When the snow piles up, you need a shovel. When the disinformation around the ACA piles up, you need Maggie Mahar to help set the record straight. In “How a CBS Video About an Obamacare ‘Victim’ Misled Millions,” Maggie finds that neither the woman being interviewed, nor the reporters and producers involved in creating the piece seemed to understand some basic elements of the ACA thanks to the fog of disinformation that reform’s opponents have generated. It’s a terrific read–even if a bit unsettling.
Seemingly like the arrival of Spring, implementation of the ACA has also been delayed on more than one occasion. Delay of the employer mandate has gotten a lot of attention, but now there’s a push to delay the individual mandate too. At the Healthcare Lighthouse, Billy Wynne discusses how the House’s decision to pair the bipartisan doc fix policy with delay of the individual mandate is a death knell for permanent SGR repeal in the near term. Also on the subject of payment reform, the Health Affairs blog presents a post from Suzanne Delbanco, executive director of Catalyst for Payment Reform. Suzanne looks at the track record and potential of pay-for-performance and finds that the evidence on whether pay-for-performance models improve quality and affordability is mixed at best.
Mud season is typically referred to in New England (although trust me when I say it applies to the Midwest!), so it’s worth looking at the state that was doing Obamacare before Obama was President: Massachusetts. At the Health Business Blog, David Williams is running a series of interviews about health policy with all of the Massachusetts gubernatorial candidates. He shares with us his interview with well-known health quality advocate and gubernatorial candidate Don Berwick, who says as Governor, he’d pursue a single-payer system and work to implement the Triple Aim.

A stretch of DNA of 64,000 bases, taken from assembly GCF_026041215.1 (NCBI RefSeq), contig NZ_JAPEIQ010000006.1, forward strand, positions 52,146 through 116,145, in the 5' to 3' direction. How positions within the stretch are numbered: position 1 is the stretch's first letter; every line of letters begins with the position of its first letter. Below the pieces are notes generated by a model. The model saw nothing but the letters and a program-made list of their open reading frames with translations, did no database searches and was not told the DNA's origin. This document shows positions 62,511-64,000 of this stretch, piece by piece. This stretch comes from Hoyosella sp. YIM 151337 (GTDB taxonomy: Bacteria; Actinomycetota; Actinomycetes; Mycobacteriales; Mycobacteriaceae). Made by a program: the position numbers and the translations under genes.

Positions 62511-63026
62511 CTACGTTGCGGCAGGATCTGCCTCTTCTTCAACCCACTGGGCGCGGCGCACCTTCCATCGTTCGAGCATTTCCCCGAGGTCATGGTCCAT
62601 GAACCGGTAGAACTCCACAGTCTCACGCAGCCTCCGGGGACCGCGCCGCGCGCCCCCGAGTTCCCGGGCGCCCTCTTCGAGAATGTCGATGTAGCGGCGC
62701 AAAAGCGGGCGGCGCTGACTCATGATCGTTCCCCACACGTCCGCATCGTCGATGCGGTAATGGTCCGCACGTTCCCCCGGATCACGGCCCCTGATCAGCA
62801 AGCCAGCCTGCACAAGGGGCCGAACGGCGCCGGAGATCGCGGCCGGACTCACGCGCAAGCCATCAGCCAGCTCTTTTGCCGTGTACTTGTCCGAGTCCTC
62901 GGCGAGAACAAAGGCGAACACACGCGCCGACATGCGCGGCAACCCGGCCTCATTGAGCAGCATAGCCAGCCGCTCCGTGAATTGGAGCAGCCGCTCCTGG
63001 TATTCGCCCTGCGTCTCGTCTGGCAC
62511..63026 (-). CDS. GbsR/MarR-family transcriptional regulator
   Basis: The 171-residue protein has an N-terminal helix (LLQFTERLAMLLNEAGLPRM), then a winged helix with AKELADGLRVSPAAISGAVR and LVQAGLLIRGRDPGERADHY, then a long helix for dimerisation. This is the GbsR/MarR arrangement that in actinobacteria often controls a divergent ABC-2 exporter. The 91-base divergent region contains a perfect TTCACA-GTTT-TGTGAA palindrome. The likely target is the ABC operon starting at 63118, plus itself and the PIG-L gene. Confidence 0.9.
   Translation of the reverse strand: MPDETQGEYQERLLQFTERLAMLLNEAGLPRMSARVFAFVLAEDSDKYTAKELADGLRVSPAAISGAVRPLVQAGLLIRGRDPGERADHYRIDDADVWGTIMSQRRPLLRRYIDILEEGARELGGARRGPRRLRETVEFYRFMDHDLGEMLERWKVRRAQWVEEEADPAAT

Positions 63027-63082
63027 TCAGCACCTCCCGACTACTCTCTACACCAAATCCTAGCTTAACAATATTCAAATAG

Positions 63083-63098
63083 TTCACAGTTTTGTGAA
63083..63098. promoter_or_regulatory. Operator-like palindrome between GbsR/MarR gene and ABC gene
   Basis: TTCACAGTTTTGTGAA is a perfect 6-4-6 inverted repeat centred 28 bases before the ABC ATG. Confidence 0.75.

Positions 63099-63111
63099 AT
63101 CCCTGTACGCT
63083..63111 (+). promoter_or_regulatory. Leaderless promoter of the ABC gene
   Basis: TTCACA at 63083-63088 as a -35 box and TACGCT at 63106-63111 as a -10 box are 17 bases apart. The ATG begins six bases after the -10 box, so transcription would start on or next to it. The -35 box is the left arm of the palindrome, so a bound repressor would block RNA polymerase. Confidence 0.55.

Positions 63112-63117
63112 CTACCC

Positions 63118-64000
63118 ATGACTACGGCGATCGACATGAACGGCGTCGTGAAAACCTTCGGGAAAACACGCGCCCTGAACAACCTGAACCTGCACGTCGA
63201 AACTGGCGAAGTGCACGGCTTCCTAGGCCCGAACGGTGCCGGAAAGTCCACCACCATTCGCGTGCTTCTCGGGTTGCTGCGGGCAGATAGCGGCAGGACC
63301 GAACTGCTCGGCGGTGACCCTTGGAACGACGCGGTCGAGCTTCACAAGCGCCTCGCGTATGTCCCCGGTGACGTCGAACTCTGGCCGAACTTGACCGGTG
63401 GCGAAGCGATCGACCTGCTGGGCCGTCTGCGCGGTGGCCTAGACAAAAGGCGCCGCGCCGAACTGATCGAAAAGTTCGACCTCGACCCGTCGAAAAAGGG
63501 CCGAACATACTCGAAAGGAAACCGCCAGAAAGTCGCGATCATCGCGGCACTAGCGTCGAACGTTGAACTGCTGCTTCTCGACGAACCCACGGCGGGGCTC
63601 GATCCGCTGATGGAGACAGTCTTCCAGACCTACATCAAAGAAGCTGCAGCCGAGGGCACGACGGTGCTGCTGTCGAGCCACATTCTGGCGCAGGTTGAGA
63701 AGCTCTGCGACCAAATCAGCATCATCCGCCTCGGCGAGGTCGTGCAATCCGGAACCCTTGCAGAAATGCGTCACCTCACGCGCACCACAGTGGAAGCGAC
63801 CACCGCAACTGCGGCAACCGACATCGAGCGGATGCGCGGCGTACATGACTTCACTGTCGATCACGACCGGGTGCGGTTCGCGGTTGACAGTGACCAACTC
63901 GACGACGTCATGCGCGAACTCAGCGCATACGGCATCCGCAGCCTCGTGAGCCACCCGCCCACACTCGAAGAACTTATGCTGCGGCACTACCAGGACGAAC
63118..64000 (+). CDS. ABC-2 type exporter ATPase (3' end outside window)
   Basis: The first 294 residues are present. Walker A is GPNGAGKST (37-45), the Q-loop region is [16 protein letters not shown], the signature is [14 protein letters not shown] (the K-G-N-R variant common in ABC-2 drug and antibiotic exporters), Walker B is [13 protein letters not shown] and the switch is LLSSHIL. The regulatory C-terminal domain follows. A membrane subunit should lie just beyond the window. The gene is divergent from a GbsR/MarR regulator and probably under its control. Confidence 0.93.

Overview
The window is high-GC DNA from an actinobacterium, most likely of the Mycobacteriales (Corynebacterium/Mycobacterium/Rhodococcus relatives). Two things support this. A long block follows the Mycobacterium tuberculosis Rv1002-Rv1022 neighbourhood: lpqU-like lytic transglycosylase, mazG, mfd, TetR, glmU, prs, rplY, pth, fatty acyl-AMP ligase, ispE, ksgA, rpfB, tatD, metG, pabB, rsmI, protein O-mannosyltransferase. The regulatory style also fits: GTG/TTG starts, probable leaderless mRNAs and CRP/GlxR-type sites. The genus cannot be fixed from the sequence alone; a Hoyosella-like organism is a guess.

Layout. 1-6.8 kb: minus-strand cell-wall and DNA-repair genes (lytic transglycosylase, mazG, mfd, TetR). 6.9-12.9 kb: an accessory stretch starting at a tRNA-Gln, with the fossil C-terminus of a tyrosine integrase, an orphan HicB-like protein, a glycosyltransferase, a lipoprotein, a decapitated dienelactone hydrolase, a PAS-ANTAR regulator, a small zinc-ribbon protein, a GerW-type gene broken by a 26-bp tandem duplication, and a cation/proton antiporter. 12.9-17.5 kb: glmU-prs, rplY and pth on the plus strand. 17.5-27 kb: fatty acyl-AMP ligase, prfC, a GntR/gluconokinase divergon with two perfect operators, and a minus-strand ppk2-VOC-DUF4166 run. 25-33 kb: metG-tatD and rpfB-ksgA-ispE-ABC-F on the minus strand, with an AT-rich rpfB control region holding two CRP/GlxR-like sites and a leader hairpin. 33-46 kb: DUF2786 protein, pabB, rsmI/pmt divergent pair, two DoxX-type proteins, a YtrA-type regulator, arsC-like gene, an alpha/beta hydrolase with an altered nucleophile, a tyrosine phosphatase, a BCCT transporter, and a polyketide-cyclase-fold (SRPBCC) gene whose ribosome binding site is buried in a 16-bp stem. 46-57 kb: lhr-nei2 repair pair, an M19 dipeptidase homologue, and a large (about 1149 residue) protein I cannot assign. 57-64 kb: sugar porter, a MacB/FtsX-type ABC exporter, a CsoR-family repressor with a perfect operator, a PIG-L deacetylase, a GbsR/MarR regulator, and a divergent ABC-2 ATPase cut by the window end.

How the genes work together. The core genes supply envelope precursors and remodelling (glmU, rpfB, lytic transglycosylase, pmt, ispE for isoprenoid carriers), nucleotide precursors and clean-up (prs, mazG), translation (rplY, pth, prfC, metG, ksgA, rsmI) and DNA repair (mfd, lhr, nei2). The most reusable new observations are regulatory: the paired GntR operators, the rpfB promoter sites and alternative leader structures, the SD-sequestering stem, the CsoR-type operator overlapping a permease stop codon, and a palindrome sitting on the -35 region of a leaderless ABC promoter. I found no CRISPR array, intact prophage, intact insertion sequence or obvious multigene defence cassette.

As we slog along, let’s not forget about other health care providers, like dentists and the hygienists that assist them. As the ACA is implemented, we’re hearing a lot about the use of midlevel providers to meet increases in demand, while helping to control costs. Well, the Healthcare Economist, Jason Shafrin, finds that this principle holds true in dental care as well. When hygienists’ scope of practice is limited, meaning dentists are left to do some less advanced tasks such as cleanings, the net result is approximately a 12% increase in many dental care costs.
The muck and mire is especially thick when you look at conflicts of interest in health care, as our good friend Roy Poses does regularly at the Health Care Renewal blog. This time around, he’s writing about a policy that actually condones keeping conflicts of interest a secret and the implications this may have had in a separate controversial case. Read both of his posts here and here. And, while we’re at it, Tom Lynch of Workers’ Comp Insider tells us all about a hospital that has been bribing politicians and providing doctors with kickbacks for referring patients for surgery.
Finally, for those of you still stuck inside for a few more weeks, I highly recommend checking out a new resource from Jared Rhoads. Healthpolicy.tv is a source for the most interesting health policy videos from around the web. Perhaps most importantly, it aims to elevate the debate by including views from all across the political spectrum. See? I told you that mud season foreshadowed better days ahead. Well, that’s it for this edition of the Health Wonk Review. Next up to host is Chris Fleming at the Health Affairs blog.